For Rihanna, it’s all about the money.
Money. Money. Money.
Oh, and some strippers.
Even taking the rap world’s love affair with material excess into consideration, I’m hard pressed to think of another song recently that has distilled the essence of the bling gospel so succinctly. “Strip clubs and dollar bills/I still got more money,” Rihanna brags. And that second line, “I still got more money,” is repeated after every other phrase in the song’s two verses, 16 times by my count. And in case anyone missed Rihanna’s many mentions of Mammon, the song’s pre-chorus adds, “Ohhh/All I see is signs/Dollar signs/Ohhh/Money on my mind/Money, money on my mind.”
As the track progresses, it undulates away from lobbing Benjamins at strippers and adds a litany of other “luxuries” that Rihanna’s endless stash of cash finances: “Valet cost a hundred bills/I still got more money/Gold all up in my grill/I still got more money/Who cares how you haters feel/And I still got more money/Call Jay up and close a deal/I still got more money/My fragrance on and they love my smell/I still got more money.” Rihanna’s message to “haters” who would question her spending priorities? “So who cares about what I spend?/I still got more money/My pockets’ deep and they never end/I still got more money.”
Like I said, money, money, money. Now, for those strippers.
The first verse combines drinking and ogling female performers on the pole: “Patrón shots, can I get a refill?/ … Strippers going up and down that pole/ … Four o’clock, and we ain’t going home.” A double entendre about the music playing in the club could refer either to pole dancing or oral sex, with Rihanna crooning, “Bands make your girl go down.”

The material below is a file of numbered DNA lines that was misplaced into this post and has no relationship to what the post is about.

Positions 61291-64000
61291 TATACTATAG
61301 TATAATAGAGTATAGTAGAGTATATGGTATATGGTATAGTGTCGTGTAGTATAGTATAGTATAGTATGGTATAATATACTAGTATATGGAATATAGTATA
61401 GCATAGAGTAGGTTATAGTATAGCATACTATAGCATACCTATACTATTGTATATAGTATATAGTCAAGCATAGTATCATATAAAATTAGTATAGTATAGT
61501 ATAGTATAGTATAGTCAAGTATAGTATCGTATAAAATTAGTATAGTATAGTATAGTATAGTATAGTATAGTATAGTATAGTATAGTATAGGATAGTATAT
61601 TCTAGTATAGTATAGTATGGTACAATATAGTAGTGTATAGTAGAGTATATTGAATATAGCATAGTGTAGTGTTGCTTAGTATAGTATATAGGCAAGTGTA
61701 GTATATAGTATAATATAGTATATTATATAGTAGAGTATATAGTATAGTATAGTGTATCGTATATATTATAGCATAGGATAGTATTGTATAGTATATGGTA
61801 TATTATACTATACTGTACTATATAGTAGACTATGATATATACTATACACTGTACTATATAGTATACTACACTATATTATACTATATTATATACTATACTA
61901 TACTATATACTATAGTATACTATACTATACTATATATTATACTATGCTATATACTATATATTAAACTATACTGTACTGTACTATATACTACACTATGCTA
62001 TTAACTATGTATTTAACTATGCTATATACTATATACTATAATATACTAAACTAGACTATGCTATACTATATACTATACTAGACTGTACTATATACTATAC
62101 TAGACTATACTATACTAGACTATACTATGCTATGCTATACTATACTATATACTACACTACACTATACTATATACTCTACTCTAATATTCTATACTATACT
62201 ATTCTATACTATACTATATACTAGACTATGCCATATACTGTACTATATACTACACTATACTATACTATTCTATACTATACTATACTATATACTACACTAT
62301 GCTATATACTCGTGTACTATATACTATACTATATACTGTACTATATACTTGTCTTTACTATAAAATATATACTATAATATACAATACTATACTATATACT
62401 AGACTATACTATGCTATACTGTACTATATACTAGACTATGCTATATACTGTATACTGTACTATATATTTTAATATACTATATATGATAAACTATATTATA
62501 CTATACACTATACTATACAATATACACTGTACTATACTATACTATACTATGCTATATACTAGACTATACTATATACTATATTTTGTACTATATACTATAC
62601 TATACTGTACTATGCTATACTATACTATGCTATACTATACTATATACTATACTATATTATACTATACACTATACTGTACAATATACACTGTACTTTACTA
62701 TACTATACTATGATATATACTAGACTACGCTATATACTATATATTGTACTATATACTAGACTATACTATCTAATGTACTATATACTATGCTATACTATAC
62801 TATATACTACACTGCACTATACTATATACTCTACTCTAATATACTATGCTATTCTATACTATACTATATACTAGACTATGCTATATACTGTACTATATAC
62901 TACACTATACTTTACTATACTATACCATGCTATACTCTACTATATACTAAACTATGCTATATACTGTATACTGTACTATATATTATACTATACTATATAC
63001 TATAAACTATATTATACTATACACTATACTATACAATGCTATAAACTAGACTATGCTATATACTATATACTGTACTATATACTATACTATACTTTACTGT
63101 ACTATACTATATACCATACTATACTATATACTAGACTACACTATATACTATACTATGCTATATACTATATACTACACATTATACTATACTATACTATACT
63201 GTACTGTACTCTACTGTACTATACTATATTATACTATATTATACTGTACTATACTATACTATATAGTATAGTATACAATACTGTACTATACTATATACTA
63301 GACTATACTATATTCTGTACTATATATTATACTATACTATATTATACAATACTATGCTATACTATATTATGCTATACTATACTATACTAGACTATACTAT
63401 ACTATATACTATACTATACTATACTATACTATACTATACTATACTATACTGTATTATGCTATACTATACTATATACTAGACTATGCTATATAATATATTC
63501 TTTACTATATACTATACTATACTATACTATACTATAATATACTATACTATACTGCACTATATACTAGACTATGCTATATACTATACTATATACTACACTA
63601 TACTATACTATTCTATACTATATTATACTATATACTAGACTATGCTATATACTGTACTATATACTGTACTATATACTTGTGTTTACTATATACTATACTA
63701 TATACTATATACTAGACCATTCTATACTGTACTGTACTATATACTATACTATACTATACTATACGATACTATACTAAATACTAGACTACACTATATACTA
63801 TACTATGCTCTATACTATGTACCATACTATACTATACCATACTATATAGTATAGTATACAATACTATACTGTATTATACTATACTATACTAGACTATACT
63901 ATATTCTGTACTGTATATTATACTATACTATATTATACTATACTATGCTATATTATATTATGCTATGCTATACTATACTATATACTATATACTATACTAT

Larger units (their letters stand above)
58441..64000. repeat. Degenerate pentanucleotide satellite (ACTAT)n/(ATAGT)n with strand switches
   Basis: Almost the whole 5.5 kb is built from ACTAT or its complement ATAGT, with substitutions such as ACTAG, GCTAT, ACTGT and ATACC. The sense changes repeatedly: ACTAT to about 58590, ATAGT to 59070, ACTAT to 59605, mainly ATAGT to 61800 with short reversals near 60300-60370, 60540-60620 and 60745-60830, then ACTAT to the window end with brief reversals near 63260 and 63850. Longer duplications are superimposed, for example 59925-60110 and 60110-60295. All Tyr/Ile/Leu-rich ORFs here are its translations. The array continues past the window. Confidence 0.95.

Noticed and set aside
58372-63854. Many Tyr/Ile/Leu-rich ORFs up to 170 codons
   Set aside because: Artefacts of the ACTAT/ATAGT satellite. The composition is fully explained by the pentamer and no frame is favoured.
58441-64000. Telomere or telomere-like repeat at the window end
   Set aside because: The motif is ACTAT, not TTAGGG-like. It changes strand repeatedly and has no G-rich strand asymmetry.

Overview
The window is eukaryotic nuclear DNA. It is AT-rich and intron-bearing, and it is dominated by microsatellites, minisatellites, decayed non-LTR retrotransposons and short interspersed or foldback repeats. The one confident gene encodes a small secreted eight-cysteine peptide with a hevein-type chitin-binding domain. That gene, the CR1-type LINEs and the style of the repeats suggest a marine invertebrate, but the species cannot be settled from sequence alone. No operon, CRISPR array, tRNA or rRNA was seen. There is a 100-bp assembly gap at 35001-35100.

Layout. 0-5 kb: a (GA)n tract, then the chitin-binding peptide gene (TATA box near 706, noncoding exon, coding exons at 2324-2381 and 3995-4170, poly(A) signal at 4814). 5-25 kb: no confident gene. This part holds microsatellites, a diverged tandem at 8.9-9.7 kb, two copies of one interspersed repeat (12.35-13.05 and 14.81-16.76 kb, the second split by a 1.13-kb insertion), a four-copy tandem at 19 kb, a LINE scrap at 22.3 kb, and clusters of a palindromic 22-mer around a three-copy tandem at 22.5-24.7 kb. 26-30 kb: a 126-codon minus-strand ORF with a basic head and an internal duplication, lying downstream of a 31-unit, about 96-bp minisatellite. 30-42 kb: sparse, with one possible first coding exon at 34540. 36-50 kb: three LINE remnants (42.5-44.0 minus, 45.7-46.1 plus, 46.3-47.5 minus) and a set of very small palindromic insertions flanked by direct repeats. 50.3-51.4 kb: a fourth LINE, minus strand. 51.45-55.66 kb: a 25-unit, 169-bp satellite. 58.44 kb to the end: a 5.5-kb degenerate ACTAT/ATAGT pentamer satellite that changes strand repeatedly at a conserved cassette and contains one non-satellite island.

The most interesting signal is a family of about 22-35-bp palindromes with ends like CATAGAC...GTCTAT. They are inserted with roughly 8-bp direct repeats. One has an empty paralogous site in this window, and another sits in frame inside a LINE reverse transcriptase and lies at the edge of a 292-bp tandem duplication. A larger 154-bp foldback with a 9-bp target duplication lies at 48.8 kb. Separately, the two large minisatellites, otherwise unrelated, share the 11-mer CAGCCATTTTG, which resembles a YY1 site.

It’s hardly shocking, then, that Rihanna chose a strip club scene to backdrop her accompanying—and exceedingly racy—video. It features her wearing not much and strippers caressing poles while wearing even less. (The images are technically a stitch shy of baring everything.) As Rihanna sings, an ongoing montage shows young women doing acrobatic and sexually explicit moves on their poles … and Rihanna herself mimics some of those very, very graphic movements herself a few times.
Was Rihanna intending to unleash a provocative, dangerously transgressive video here, pushing it to be as explicit as she could without actually showing full-on nudity? It’s supposed to be super sexy, after all, and I suppose it is, to the extent that sex (combined with all those dollar bills stuffed in Rihanna’s g-string) is the only thing on display here. Still, watching for this review, I found myself feeling increasingly sad and depressed, heartsick for these women—Rihanna and her dancers.
Earlier this week, 1980s household name Annie Lennox (of Eurythmics fame) weighed in on this trend toward the continued pornification of many of today’s top female pop singers. And it turns out she feels almost exactly the same way I did. Sso I’ll conclude this review with a message she posted on her Facebook page:
“I have to say that I’m disturbed and dismayed by the recent spate of overtly sexualised performances and videos. You know the ones I’m talking about. It seems obvious that certain record companies are peddling highly styled pornography with musical accompaniment. As if the tidal wave of sexualised imagery wasn’t already bombarding impressionable young girls enough. I believe in freedom of speech and expression, but the market forces don’t give a toss about the notion of boundaries. As long as there’s booty to make money out of, it will be bought and sold. It’s depressing to see how these performers are so eager to push this new level of low. Their assumption seems to be that misogyny—utilised and displayed through oneself is totally fine, as long as you are the one creating it. As if it’s all justified by how many millions of dollars and U tube hits you get from behaving like pimp and prostitute at the same time. It’s a glorified and monetized form of self harm.”
After serving as an associate editor at NavPress’ Discipleship Journal and consulting editor for Current Thoughts and Trends, Adam now oversees the editing and publishing of Plugged In’s reviews.